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Flashcards in AD Deck (39):
1

what is dementia ?

progressive loss of cognitive and intellectual functions without impairment of perception or consciousness

2

what are the causes of dementia?

caused by a afriety of disorders including severe infections and toxins but most commonly associated with structural brain disease

3

what is dementia characterised by?

- disorientation
- impaired memory
- judgement
- intellect

4

what are the range of disease in dementia and that could act as cause?

1. Alzheimers disease
2. Vascular dementia
3. mixed - AD + VD
4. dementia with levy bodies
5. parkinsons dementia
6. fronto-temporal dementia (FTD)

5

what are the macroscopic neuropathological hallmarks of AD?

1. cortex atrophy, hippocampus atrophy by 4-8% a year
2. deeper and wider sulci
3. smaller gyri

6

which region is not affected in AD?

- cerebellum not affected in AD therefore used as controls in some studies

7

what are the microscopic neuropathological hallmarks of AD?

plaque = amyloidpathy, extracellular
tangles = tauopathy, intracellular

8

what is the break staging?

neurofibrillary tangles had characteristic distribution pattern in six stages
Stage 1 and 2 – trans entorhinal, clinically silent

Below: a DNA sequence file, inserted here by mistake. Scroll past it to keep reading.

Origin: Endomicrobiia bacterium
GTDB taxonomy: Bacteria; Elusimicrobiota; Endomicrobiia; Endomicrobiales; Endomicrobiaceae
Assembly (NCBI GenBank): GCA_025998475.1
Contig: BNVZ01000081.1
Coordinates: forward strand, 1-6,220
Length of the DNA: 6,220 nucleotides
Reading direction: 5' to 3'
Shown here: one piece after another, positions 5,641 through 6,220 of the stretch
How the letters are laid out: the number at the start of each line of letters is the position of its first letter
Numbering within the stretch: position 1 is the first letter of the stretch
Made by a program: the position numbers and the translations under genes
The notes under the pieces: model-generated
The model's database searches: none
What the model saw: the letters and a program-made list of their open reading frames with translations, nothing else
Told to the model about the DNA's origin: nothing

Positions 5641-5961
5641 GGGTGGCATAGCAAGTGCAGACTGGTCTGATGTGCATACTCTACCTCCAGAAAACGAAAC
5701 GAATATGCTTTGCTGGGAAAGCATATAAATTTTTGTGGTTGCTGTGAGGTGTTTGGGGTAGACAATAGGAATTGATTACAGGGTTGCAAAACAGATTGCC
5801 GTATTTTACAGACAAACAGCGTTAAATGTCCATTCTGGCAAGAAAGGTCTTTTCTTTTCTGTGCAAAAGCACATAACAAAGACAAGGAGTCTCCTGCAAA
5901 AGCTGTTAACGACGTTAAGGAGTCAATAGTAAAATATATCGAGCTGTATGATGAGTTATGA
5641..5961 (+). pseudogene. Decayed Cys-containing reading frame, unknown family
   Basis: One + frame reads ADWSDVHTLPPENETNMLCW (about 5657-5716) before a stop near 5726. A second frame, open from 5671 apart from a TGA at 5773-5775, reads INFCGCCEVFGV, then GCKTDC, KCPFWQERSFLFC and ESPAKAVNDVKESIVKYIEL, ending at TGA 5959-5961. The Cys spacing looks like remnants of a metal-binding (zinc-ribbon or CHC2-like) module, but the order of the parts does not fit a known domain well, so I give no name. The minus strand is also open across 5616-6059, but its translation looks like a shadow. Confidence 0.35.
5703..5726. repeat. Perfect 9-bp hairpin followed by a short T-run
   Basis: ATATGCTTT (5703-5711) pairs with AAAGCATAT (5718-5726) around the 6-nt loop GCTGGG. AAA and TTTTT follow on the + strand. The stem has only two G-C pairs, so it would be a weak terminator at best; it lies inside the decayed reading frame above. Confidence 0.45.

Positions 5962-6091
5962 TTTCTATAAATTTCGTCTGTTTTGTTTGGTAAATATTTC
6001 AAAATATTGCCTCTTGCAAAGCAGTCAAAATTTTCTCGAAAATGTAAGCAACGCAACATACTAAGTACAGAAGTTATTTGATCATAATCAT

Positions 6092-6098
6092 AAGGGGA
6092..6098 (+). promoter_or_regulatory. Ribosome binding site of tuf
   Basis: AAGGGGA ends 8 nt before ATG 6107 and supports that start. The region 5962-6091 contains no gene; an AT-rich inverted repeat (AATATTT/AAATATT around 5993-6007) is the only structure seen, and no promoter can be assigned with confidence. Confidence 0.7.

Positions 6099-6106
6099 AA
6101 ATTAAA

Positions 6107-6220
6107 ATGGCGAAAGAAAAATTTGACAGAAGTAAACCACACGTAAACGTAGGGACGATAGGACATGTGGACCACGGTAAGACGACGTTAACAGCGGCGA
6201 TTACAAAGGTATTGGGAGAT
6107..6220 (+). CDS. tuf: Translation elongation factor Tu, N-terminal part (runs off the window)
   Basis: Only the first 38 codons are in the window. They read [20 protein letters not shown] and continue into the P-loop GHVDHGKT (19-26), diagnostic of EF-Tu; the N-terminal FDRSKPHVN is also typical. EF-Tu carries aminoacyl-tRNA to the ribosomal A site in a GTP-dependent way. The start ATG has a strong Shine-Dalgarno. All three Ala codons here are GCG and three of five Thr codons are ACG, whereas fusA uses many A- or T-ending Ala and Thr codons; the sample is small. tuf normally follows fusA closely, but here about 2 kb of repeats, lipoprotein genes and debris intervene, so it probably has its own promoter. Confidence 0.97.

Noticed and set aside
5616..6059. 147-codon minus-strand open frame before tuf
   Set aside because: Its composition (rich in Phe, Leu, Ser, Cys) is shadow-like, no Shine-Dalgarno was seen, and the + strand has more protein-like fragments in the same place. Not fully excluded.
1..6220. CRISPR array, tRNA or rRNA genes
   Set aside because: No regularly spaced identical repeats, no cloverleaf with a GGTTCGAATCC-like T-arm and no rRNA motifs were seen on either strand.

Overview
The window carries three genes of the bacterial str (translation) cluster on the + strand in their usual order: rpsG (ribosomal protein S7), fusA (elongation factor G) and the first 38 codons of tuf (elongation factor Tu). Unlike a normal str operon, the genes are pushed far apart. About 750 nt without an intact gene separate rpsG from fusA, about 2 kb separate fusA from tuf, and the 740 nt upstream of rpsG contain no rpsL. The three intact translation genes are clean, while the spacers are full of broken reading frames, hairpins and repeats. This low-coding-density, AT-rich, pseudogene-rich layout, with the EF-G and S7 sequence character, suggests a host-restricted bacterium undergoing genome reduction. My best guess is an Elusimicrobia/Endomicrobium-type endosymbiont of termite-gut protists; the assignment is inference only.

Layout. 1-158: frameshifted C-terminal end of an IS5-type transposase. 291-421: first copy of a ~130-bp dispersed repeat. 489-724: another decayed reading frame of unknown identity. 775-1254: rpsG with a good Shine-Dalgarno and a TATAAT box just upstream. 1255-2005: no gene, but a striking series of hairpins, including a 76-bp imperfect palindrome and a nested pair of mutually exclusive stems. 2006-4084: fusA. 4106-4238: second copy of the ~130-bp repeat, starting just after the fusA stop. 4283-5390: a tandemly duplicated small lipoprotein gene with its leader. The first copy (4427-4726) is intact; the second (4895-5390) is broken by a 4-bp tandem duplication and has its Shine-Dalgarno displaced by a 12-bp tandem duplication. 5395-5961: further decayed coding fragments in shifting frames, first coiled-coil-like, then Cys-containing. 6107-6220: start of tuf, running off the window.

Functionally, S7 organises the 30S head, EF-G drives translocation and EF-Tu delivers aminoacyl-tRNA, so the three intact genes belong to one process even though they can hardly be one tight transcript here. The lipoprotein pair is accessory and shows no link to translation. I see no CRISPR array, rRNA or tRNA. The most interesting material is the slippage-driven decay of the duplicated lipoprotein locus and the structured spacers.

Stage 3 and 4 ) – limbic, in developing AD
Stage 5 and 6 – neocortical, fully developed AD

9

what is CAA?

cerebro amyloid antipathy
- cerebral hypoperfusion due to accumulation ot tau around affected arteriole
- demonstrated several years before the onset of clinical AD

10

what are proteinopathies seen in brain disease?

1. Lewy bodies (alpha syncuclein) - PD, LBD
2. TDP43 inclusions - ALS, FTD
3. FUS - ALS, FTD
4. Tau protein - AD, FTD, CBD

11

what are the misfolded proteins in AD?

1. beta amyloid
2. hyperphosphorylated tau
3. alpha-synuclein
4. TDP-43

12

what are the three main mutations that were found in early onset Alzheimers (EOAD)?

1. Amyloid precursor protein - APP ~50mutations
2. Presenilin 1 ~220 mutations
3. Presenilin 2 ~15 mutations

13

the mutation of the early onset Alzheirmer's (EAOD) is mainly
1. Familial AD (FAD)
2. sporadic AD (SAD)

1. Familial AD (FAD)

14

on which chromosome is APP gene found?

chromosome 21, 18 axons in man and is highly conserved

15

what is the structure of APP?

- transmembrane protein with large extracellular domain
- consists of a N and C terminal with alpha, beta and gamma site on the Abeta domain

16

how many isoforms are present in APP and how long is the shortest one?

8 isoforms
shortest one - 695AA (highly expressed in brain)

17

APP is not just expressed in brain but is concentrated at synapses also?
A. True
B. False

A. True

18

what and how are the two products obtained from APP processing?

1. soluble APPalpha - the proteolytic activity (cutting by proteases) at the alpha site results in soluble APPalpha
2. soluble abeta - the proteolytic activity at beta and gamma cleavage site results in soluble abeta

19

what is the function of
1. soluble APPalpha
2. soluble abeta

1. soluble APPalpha - mediates neuronal growth
2. soluble abeta (1-40,1-42) - when liberated they stick to each other forming aggregates and plaques which result in neuronal loss

20

where are they most likely to play a role?
1. abeta1-40
2. abeta1-42

1. abeta1-40 in CAA (cerebro amyloid angiopathy)